Storybook of History

February Black History Month > Storybook of History

STORYBOOK OF HISTORY
By Esmeralda M.A. Thornhill

Imagine1 we, each and every one of us in this hall tonight constitute the entire world. Now, imagine the Story of the World is to be written down in a book for posterity. Each person will have the chance to tell his or her own story. Everyone’s culture, civilization, trials tribulations, aspirations and contributions to Humankind will be included. Well, we all get our facts straight and, in our individual ways, compile our stories for inclusion. The collective manuscript goes to print . Vernissage day arrives! Big occasion! We all show up in fine anticipation. The Storybook, gold-leafed, leather tooled, and dedicated by an acclaimed person of renown, is unveiled. We each receive our complimentary copy. Immediately, each and every one of us instinctively turns to the Table of Contents, ferreting out our own specific chapter. I and Black people like myself search and scour the Table of Contents – in vain. No chapter! We scan and glean the Index – in vain. No mention! We then scrutinize each page for some brief mention – any mention – only to be rewarded with omissions, distortions and stereotypes in footnoted addenda and obscure marginal asides. How would you feel? I complain. We all complain. But except for some clucking sympathetic inanities, no one pays heed. The Storybook is already written. The world’s Story is already set in print and we cannot expect this completed achievement to be scrapped and rewritten only to please us. In other words, as individuals or as a group, we do not command the Power to impose the banning, scrapping, or re-writing of the Storybook.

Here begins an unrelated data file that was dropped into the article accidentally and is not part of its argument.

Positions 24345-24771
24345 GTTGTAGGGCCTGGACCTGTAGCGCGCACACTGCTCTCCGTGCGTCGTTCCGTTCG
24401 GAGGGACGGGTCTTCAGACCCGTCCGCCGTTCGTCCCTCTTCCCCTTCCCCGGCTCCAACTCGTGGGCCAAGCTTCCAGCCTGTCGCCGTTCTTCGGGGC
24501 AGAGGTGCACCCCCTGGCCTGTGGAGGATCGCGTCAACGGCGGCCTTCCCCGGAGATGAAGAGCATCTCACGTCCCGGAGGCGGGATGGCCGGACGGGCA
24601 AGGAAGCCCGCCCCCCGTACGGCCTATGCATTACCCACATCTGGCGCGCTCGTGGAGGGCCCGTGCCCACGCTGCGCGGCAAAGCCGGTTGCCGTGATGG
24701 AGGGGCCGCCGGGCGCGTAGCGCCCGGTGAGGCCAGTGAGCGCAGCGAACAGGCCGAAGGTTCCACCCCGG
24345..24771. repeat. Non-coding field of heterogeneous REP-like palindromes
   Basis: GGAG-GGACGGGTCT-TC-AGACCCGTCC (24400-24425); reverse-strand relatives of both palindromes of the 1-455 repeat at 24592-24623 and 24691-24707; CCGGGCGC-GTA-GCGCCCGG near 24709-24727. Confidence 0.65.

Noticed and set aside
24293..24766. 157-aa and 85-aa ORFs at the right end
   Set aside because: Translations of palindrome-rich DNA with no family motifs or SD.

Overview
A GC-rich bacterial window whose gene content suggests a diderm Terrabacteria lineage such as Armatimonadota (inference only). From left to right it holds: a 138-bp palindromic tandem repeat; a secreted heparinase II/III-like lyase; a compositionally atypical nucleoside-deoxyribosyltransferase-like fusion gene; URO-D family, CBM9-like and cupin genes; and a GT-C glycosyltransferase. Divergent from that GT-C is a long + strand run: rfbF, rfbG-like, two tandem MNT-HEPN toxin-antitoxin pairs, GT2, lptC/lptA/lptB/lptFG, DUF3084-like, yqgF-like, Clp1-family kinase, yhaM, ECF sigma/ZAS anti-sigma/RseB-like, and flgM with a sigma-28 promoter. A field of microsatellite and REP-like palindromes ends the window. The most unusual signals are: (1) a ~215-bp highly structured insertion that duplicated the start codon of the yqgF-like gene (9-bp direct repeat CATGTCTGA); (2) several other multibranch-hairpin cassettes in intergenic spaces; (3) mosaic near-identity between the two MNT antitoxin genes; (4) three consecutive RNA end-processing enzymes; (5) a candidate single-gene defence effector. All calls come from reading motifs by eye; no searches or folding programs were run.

In a nutshell, this is still the present state of affairs: Achievements and concerns of whole segments of Humanity are missing, excluded from the Story of Civilization, invisible to the collective consciousness. So too does the Black Presence in Canada remain, for the most part, an unknown, untold story for all people – living in these 3 Americas – North, Central and South.2

© 1989 Dr. Esmeralda M.A. Thornhill.


1 Inspiration for this storybook analogy originally came from a speech
delivered by Mel King at Concordia University, Montreal, Quebec, in
Spring 1985, and to him I remain gratefully indebted; Mel King, Chains of Change: Struggle for Black Community Development (Boston: South End Press, 1981).
2 Excerpted from Esmeralda M.A. Thornhill, Affirmative Action in Faculty Hiring: Challenge of Commitment for Responsible and Objective Decision-Makers! Ottawa: Carleton University, January 26, 1989.

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